Historically, how did the density of bipolar (e.g. TTL) chips compare with MOS? How complex could bipolar ICs get before they hit limits? Does anyone have a Moore's law-style graph for bipolar technology?

Edit: A specific number I'd like to know is the most transistors or gates implemented on a bipolar IC.

Background, and what I've found so far:

I'm looking at the TTL 74181 ALU chip (1970, 75 logic gates), which was a fairly advanced bipolar chip for its time. At the time, MOS was somewhat ahead in density with thousands of transistors on a chip. But now MOS ICs can have billions of transistors but bipolar is nowhere near that. That got me wondering at what point did TTL (or other bipolar technologies) stop scaling?

I came across Integrated Injection Logic (I2L), a bipolar technology that was supposed to provide MOS-like density. The TI SPB9900 microprocessor (1976) used I2L and had 6034 gates, which surprisingly is more than MOS microprocessors from 1976. I haven't heard much about I2L, so did it die out?

In 1986 there was the MBM10494 64K bipolar ECL RAM, versus 256K MOS DRAM, so bipolar was still fairly close. I haven't been able to find larger bipolar RAMs, so I suspect that's about the limit. Was the limiting factor power consumption, manufacturing, economics, or something else?

  • \$\begingroup\$ Moore's law has nothing to say about a particular technology. What you're asking for is closer to Darwinian evolution - survival of the fittest (technology) which is still going on and has been for a long time. We used valves (tubes) before we discovered the transistor. The transistor got faster. We discovered FETs. We used Silicon instead of Germanium. We made simple ICs with several transistors. We learned to produce more complex circuits and so on. What about valves (tubes) today? - they're still around but consigned to 'a curiosity corner', like the other obsolete stuff - just in case! \$\endgroup\$ Jan 3, 2017 at 19:36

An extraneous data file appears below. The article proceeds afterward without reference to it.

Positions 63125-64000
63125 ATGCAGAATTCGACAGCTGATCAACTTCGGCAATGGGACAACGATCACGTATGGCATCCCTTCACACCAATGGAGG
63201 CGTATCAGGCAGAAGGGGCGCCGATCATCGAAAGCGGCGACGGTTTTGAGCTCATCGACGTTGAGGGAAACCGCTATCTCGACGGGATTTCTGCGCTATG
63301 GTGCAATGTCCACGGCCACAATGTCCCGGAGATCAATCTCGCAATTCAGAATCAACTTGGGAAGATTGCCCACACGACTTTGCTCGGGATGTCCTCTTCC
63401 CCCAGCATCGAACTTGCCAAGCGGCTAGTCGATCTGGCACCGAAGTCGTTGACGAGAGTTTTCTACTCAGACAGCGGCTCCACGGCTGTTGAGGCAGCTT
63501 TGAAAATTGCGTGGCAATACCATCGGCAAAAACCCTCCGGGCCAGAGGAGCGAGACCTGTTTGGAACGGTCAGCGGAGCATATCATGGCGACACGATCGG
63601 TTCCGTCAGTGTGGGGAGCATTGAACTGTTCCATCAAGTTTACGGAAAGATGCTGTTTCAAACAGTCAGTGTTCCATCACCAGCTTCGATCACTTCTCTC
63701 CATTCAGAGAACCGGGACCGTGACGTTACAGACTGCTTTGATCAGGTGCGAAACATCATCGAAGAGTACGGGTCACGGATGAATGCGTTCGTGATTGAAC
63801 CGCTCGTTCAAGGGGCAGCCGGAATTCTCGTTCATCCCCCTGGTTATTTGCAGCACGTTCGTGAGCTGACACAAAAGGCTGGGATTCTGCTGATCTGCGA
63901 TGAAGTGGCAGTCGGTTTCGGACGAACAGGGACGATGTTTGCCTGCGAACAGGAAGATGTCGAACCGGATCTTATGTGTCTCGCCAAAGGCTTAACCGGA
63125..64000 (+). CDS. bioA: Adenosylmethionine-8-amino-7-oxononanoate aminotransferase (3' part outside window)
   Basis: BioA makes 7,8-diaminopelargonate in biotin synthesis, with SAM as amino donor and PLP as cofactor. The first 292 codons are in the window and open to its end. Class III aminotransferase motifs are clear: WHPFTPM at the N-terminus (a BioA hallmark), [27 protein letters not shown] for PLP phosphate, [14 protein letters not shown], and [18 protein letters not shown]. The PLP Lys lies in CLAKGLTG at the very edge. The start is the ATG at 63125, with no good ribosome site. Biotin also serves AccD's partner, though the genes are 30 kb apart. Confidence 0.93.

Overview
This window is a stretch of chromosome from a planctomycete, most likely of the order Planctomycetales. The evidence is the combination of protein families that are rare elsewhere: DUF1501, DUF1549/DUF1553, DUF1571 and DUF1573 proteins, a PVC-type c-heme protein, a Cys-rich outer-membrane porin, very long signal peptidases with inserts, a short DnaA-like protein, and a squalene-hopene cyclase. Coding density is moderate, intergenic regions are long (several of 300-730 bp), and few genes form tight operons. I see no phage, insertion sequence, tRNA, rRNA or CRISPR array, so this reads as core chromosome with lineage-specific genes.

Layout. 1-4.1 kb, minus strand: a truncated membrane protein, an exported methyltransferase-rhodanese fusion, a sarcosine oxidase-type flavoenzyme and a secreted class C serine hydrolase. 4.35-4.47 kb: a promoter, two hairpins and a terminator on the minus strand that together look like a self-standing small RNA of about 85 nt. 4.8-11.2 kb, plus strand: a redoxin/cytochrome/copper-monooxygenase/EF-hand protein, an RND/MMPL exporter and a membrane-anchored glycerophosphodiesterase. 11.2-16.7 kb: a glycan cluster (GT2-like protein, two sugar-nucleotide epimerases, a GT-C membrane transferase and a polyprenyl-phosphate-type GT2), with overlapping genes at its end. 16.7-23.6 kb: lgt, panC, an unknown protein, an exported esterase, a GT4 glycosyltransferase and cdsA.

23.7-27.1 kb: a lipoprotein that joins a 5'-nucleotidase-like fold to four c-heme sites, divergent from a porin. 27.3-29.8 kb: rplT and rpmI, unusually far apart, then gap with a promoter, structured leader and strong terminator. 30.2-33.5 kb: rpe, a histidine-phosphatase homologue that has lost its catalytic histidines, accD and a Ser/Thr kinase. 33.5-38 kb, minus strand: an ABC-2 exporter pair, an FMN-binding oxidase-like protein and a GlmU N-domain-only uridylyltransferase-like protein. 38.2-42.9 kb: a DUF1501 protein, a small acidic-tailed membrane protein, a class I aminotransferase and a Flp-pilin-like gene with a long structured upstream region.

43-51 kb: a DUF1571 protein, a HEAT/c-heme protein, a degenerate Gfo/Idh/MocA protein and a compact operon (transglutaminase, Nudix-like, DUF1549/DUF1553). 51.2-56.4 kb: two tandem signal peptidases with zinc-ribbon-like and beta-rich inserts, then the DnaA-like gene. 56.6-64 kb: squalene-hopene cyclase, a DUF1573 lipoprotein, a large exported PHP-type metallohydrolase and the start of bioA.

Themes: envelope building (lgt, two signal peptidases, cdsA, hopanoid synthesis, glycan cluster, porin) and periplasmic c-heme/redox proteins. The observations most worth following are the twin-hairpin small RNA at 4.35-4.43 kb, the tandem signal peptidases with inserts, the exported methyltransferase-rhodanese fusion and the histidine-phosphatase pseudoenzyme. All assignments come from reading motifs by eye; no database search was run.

• 1
    \$\begingroup\$ If you want to know what lies at the cutting edge, I think e2v uses a SiGe bipolar process and they've got things like a quad channel Gsps class ADC. But as was Jim alluding too, MOS took over from bipolar not necessarily because it scaled better, but because it was WAY more power efficient. \$\endgroup\$
    – Sam
    Jan 3, 2017 at 20:58
  • \$\begingroup\$ I wonder how much power would an ARM MCU made out of bipolar (if it was possible) consume compared to the same design made with MOS. Seriously, bipolar is, of course, still useful in a lot of applications. But putting millions of them on a chip would certainly make it unuseable, so I understand that research engineers prefer to spend their time on MOS technology. \$\endgroup\$
    – dim
    Jan 3, 2017 at 21:18
  • 1
    \$\begingroup\$ Signetics made 8X300 and 8X305 CPUs in Schottky TTL, all bipolar. \$\endgroup\$
    – Whit3rd
    Jan 8, 2017 at 11:43
  • \$\begingroup\$ ECL was particularly power hungry (25mW per gate), although at the time it was the fastest logic on the market. Those speeds have long since been eclipsed by low power CMOS. \$\endgroup\$ Jan 8, 2017 at 15:07

1 Answer 1


CMOS eclipsed bipolar technologies because of the power savings. All bipolar logic draws substantial current when idle and, since at least the 1990s, it becomes impossible to get the heat out of the chip long before you run out of space for transistors.


Your Answer

By clicking “Post Your Answer”, you agree to our terms of service and acknowledge that you have read and understand our privacy policy and code of conduct.

Not the answer you're looking for? Browse other questions tagged or ask your own question.